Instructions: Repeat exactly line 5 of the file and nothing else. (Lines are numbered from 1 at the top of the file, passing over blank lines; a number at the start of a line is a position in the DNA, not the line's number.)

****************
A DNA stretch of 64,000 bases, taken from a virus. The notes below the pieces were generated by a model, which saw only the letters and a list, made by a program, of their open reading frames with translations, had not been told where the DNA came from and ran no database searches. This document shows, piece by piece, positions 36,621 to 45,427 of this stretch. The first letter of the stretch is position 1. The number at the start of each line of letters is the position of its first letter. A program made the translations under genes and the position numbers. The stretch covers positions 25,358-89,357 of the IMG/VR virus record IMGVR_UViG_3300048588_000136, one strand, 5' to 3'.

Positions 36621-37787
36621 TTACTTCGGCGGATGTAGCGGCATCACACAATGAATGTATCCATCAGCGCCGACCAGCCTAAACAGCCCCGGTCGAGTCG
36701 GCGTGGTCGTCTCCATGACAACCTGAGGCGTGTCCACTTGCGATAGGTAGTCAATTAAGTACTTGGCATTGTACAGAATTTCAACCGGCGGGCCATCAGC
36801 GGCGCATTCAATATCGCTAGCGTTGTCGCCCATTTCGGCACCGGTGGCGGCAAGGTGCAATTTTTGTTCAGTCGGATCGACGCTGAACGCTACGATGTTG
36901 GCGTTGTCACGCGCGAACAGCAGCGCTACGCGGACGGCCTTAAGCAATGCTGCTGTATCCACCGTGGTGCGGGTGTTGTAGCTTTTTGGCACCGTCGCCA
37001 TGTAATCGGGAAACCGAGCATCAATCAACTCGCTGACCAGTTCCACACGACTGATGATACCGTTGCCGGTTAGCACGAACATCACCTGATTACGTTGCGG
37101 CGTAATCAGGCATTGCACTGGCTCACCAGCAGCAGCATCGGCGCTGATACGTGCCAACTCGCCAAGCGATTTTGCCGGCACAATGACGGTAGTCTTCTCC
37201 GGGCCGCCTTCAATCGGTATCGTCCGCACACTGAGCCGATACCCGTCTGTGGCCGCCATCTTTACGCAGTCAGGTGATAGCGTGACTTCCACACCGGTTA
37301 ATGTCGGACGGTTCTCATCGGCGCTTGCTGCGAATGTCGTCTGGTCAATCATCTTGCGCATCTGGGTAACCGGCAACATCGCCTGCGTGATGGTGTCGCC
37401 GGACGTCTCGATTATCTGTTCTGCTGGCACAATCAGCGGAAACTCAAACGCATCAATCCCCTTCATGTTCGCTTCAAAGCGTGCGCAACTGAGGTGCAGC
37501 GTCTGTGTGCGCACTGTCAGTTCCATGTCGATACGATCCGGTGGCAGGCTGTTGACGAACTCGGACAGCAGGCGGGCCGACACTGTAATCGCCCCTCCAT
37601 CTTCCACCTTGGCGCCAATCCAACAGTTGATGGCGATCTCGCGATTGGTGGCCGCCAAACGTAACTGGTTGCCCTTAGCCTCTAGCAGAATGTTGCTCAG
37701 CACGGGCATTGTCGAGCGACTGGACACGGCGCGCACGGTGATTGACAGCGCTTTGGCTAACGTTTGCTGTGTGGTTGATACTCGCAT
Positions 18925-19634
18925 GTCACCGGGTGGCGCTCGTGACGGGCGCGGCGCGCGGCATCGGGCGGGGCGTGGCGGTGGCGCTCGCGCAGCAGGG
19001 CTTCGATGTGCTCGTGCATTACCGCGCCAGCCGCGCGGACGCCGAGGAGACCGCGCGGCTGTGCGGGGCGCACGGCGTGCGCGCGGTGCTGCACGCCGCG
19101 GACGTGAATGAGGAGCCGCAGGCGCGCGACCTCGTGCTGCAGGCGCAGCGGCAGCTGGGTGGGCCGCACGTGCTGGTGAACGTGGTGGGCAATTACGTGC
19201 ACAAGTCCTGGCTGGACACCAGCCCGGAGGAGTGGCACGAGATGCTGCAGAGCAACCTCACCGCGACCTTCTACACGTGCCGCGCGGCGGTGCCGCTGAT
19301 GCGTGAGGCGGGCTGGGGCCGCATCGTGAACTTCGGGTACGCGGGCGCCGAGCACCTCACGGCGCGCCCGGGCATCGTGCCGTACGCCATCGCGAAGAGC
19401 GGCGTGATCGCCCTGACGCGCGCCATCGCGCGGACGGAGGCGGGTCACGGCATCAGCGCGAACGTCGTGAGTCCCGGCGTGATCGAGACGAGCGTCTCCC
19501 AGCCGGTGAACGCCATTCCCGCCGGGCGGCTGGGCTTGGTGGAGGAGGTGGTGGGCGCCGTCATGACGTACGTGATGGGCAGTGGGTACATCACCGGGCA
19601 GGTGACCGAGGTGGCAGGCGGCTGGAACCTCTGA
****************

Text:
36801 GGCGCATTCAATATCGCTAGCGTTGTCGCCCATTTCGGCACCGGTGGCGGCAAGGTGCAATTTTTGTTCAGTCGGATCGACGCTGAACGCTACGATGTTG